Sometimes you're in a situation where a server on a restricted network needs SSH access to another server outside of that network. Here I explain how an intermediary server (one accessible from both networks) can be used to allow an end-to-end SSH connection.
Host A is inside a restricted network and cannot SSH to the outside world.
Host B is in a different part of the network, is accessible by Host A and _can_ SSH to the outside world.
Host C is a server off on the internet somewhere
On Host A, we use SSH to create a tunnel via Host B to Host C. This opens a local port on Host A (2222) that will forward packets to port 22 on Host C. Note that the packets are encrypted in the tunnel between Host A and Host B but not necessarily between Host B and Host C.
Run from Host A to setup the tunnel:
ssh -f user@hostB -L 2222:hostC:22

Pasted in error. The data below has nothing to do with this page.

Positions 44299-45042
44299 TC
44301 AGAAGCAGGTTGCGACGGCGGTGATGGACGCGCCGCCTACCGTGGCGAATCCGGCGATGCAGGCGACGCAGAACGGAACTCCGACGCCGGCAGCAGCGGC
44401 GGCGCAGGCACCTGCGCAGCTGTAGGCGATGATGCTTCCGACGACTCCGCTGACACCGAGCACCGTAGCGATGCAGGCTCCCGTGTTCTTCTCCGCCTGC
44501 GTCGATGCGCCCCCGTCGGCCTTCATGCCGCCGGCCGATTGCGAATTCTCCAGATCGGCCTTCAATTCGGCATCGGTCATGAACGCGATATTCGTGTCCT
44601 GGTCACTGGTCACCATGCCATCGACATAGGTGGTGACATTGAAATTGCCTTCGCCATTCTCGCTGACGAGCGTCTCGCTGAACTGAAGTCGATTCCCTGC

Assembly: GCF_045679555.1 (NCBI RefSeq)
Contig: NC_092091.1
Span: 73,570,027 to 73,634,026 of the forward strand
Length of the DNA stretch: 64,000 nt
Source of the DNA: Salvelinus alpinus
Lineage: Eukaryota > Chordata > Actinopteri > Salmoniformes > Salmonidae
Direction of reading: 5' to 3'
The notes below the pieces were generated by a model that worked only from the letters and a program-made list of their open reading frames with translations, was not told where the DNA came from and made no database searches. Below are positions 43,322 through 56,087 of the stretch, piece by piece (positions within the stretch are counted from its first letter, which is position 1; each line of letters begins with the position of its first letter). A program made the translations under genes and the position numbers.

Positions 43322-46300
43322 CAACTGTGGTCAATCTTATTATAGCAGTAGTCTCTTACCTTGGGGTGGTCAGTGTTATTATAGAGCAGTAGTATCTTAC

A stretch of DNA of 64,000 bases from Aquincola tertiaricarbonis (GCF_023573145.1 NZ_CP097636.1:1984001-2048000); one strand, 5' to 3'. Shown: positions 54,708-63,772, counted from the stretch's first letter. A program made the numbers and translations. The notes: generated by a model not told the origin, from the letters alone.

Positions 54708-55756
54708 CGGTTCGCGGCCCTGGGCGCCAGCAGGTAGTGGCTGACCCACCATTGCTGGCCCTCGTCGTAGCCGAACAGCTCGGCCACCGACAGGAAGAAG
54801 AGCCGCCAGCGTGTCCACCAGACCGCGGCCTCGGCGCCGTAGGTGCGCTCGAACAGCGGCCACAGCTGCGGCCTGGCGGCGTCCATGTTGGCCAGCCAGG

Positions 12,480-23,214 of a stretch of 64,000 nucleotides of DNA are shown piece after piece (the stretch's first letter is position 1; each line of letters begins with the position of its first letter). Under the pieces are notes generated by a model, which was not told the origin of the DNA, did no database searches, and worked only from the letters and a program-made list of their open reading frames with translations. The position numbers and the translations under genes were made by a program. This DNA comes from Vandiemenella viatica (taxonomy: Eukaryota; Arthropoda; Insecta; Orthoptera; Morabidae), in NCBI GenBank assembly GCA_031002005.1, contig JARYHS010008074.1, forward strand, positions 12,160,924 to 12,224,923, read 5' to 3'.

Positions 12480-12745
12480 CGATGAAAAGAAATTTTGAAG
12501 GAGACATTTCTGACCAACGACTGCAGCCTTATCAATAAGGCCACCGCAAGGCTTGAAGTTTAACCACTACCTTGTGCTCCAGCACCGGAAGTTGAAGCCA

Now, to SSH to Host C from Host A simply connect to the localhost using port 2222 and the packets will be forwarded to Host C via Host B.
ssh user@localhost -p 2222
This is particularly useful for transferring files around, it allows you to neatly bypass most network controls, here's an example using the above and SCP to tunnel data out of a network in an encrypted fashion Note this is transferring DATA_DIRECTORY from Host A to Host C and placing it in the users home directory
scp -P 2222 -r DATA_DIRECTORY user@localhost:~/